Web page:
Second, late in the week, the Supreme Court announced it would hear a case next session to determine whether or not President Trump acted lawfully when he chose to terminate President Obama’s Deferred Action for Childhood Arrivals program. That decision should be made public right in the middle of the 2020 presidential race.
On Saturday, President Trump met for 80 minutes with Chinese leader Xi Jinping. He emerged from the meeting and announced that he would not proceed with threats to impose a new 25 percent tariff on another $300 billion worth of Chinese imports. “We’re holding on tariffs, and they’re going to buy farm product,” the President told reporters after his meeting with Xi at the G-20 summit in Osaka, Japan. The U.S. will keep in place the 25 percent tariff it has imposed earlier against $250 billion worth of Chinese goods.
President Trump took advantage of his post-G-20 visit to South Korea to meet with North Korean dictator Kim Jong Un. On Sunday, the two leaders met at the Demilitarized Zone, and then Kim invited President Trump to cross into North Korea. He did so, and became the first American President ever to visit North Korea. The two leaders then crossed the international border again and held talks for less than an hour on the South Korean side of the border. They emerged from their meeting and said denuclearization talks were back on track.
Good news for those who believe Members of Congress and their staffs already make quite enough money, thank you – House Democrat leadership has backed off its plan to allow a 2.6 percent, $4,500 per year cost of living adjustment to the compensation package for Members of Congress. You can thank Mitch McConnell for that, believe it or not – once he made clear that the Senate would not entertain a pay raise for Members of Congress, House Republicans made clear to the House Democrat leadership that they would not be voting for any pay raises, and that was that.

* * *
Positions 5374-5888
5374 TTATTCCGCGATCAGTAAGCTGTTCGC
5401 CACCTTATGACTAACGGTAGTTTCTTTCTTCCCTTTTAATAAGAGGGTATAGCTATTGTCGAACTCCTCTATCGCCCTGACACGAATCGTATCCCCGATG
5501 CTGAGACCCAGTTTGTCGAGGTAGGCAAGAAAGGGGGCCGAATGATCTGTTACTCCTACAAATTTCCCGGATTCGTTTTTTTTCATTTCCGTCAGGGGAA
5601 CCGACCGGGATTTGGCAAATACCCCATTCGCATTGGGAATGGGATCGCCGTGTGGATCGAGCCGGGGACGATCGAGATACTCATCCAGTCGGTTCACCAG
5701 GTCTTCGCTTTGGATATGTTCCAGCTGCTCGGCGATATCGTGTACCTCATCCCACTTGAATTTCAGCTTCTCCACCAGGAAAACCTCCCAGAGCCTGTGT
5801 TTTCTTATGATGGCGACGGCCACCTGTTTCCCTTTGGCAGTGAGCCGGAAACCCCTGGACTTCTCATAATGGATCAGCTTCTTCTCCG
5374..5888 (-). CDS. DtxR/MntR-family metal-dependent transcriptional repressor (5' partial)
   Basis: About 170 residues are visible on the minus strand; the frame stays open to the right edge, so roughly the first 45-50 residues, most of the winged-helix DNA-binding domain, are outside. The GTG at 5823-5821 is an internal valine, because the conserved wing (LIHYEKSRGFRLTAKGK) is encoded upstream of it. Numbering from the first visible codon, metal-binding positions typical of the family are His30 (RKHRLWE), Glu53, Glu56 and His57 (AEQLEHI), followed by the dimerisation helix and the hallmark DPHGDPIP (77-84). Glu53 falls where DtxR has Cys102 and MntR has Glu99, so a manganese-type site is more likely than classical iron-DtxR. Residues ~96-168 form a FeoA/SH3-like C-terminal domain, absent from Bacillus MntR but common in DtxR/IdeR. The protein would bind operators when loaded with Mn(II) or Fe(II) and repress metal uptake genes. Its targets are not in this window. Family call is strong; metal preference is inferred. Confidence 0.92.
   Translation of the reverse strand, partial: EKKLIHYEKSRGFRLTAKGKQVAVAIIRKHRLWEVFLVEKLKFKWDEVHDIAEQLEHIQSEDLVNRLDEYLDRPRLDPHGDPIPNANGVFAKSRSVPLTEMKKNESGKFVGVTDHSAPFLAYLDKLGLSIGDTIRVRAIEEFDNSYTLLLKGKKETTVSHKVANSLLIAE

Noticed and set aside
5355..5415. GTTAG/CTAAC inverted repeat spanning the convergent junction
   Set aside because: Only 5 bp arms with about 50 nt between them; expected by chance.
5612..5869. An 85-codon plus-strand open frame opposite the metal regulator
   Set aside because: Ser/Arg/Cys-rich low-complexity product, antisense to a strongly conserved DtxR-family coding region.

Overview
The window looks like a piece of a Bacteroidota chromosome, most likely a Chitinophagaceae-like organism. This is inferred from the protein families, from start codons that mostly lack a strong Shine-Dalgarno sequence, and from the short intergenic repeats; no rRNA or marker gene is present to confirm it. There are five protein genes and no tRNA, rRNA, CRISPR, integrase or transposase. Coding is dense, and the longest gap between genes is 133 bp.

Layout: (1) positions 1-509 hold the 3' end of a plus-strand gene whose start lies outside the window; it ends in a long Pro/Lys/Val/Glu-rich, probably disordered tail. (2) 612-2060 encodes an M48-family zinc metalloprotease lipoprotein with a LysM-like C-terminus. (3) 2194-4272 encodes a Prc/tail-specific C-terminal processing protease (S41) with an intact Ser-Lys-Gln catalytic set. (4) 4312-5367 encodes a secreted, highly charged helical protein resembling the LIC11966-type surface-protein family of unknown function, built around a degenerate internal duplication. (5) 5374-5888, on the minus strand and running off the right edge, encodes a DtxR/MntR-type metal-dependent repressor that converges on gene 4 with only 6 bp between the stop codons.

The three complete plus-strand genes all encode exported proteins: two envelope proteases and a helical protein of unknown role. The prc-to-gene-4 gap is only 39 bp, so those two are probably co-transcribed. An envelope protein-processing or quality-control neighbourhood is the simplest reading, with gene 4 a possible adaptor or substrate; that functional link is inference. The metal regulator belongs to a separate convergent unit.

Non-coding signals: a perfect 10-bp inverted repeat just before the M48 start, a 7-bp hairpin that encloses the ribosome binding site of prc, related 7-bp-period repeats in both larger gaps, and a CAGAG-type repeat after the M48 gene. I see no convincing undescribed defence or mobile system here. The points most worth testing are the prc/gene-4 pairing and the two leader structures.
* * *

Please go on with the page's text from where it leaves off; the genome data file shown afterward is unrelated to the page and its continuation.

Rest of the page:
On Tuesday, the House Judiciary and Intelligence Committees jointly announced that on July 17, former Special Counsel Robert Mueller would testify in two sessions before the two committees. The two committee chairmen – Jerry Nadler of Judiciary and Adam Schiff of Intelligence – served Mueller with a subpoena late Tuesday evening after the two committees and the former special counsel failed to come to agreement on the terms of his voluntary public testimony.
The good news for Democrats is that they’re once again going to have an opportunity to refocus the nation’s attention on the Mueller report. The good news for Republicans is that they’re going to be given an opportunity to ask Mueller a whole lot of questions about what he did and did not choose to investigate.
In addition, “high level” members of Mueller’s “team” – we do not yet know who, exactly – will also answer questions from lawmakers in a closed-door setting.
The Supreme Court, in its final week of its session, on Thursday made public its rulings in two key political cases, and we got split decisions. Chief Justice John Roberts voted with his four conservative allies on the gerrymandering cases, and voted with his four liberal colleagues on the Census citizenship question case.